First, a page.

A marsh harrier coming in to roost over Arundel Wetland Centre. Photo: Romney Turner.
Three years ago The Wildfowl & Wetlands Trust wardens were excited when two marsh harriers began flying into the far reedbeds at Arundel Wetland Centre in the late afternoons. Last year the number of marsh harriers regularly hunting and roosting on the reserve increased to six in the winter months. This winter eight marsh harriers have been counted by WWT wardens for the monthly Harrier Roost Survey run by The Hawk and Owl Trust for the past two months. The eight birds at Arundel are the largest roosting population recorded in Sussex and the fifth largest concentration of marsh harriers in the Essex-Kent-Sussex area.
Paul Stevens, Reserve Manager of Arundel Wetland Centre said: “The steady increase in harriers on our wetland reserve is great news because it shows we have the balance right for managing our wetland habitats.”
The presence of the marsh harriers also indicates the Arun River Valley to be a healthy ecosystem as a whole. To support a large number of hunting raptors like the marsh harrier there must be a multitude of small birds, fish and mammals in the area - to support that population there must be hoards of healthy plants and insects to feed on.”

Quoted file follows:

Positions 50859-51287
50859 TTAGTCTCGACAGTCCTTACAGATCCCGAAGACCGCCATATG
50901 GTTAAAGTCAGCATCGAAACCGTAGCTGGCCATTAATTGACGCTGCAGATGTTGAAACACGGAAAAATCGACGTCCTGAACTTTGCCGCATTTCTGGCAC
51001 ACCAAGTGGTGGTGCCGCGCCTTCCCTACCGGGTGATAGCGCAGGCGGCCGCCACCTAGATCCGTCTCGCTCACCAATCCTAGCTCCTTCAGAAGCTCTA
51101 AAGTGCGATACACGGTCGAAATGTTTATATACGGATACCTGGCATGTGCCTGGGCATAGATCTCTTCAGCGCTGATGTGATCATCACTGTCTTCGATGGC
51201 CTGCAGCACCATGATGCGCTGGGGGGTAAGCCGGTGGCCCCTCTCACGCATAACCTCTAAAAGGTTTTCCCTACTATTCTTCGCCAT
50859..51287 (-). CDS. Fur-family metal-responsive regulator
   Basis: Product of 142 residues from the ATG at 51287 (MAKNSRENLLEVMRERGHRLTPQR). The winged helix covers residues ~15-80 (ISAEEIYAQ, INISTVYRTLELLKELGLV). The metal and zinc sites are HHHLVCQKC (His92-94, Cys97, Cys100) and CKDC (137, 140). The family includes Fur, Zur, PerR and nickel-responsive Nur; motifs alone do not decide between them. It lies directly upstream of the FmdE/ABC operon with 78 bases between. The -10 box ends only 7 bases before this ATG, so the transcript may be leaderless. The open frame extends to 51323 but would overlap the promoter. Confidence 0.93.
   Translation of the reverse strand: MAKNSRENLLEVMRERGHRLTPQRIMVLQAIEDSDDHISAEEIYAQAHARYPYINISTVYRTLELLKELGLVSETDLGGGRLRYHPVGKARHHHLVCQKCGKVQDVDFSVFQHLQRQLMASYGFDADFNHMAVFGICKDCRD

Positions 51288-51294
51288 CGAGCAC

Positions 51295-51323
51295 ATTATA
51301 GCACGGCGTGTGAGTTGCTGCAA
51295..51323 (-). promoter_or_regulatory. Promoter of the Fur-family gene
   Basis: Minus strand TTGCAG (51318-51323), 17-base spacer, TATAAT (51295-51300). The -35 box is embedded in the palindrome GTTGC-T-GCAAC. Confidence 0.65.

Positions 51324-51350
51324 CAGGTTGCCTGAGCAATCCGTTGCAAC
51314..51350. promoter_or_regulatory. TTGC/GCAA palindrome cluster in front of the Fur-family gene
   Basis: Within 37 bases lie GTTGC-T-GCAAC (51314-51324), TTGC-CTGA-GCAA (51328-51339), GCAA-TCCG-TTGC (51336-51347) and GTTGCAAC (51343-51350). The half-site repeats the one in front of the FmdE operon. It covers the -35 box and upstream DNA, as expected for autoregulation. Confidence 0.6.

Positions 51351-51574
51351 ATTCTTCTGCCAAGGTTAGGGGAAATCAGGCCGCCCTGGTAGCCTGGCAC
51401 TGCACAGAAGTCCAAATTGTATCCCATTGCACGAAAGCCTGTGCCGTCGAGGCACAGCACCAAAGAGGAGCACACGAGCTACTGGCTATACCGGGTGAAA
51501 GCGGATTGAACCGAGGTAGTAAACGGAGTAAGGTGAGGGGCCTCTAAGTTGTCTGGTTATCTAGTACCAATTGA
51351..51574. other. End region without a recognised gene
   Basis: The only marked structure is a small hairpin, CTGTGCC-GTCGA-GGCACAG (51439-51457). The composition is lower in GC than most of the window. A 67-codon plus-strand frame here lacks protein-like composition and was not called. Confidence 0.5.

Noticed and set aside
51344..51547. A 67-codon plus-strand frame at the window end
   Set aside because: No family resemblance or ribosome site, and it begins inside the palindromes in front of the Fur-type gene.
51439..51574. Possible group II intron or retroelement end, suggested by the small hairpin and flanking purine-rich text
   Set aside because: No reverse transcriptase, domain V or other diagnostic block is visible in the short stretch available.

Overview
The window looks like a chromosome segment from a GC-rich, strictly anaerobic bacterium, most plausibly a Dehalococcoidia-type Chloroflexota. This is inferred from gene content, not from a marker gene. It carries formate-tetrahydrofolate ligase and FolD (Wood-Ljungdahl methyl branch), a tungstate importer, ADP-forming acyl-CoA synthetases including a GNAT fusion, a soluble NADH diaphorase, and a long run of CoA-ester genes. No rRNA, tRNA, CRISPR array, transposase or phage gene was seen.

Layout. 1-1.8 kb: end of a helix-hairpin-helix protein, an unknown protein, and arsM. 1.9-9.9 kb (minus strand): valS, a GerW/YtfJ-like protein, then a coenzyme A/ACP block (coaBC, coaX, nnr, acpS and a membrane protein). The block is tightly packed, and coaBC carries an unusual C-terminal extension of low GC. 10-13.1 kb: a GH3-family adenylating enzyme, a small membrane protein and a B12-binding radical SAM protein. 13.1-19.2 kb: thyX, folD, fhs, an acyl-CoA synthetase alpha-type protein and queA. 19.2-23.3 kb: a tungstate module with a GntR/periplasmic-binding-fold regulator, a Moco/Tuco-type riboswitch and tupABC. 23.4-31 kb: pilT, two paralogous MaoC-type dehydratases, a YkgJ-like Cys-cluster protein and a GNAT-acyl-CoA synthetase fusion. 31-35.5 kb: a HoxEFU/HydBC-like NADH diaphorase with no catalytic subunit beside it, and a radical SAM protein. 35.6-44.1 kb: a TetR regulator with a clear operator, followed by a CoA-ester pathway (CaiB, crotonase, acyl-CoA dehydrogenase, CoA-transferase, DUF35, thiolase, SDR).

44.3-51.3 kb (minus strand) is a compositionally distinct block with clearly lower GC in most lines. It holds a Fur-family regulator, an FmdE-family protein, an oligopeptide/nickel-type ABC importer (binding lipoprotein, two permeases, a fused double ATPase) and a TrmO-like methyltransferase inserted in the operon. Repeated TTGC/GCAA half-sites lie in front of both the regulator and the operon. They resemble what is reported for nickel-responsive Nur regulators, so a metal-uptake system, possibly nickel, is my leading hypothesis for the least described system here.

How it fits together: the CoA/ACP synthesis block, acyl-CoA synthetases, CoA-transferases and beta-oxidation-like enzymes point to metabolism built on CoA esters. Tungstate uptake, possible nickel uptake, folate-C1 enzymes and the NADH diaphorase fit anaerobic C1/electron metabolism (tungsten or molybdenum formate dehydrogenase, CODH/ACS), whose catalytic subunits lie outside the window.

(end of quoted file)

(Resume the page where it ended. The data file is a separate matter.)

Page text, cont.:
It is easy for visitors to see the marsh harriers in the Arun River Valley. The birds arrive at Arundel Wetland Centre around 4 pm in the afternoon, flying low over the reedbeds before landing in the reeds to spend the night. The marsh harriers often make a few passes before landing. The best views are from the Scrape hide and the Reedbed hide and you will need binoculars.
Arundel Wetland Centre closes at 4.30 pm but it is staying open late on Sat 19 Jan to make it easier for visitors to see the marsh harriers. Little egrets and pied wagtails roost in numbers at Arundel Wetland Centre - even more species to watch out for in the evening roost.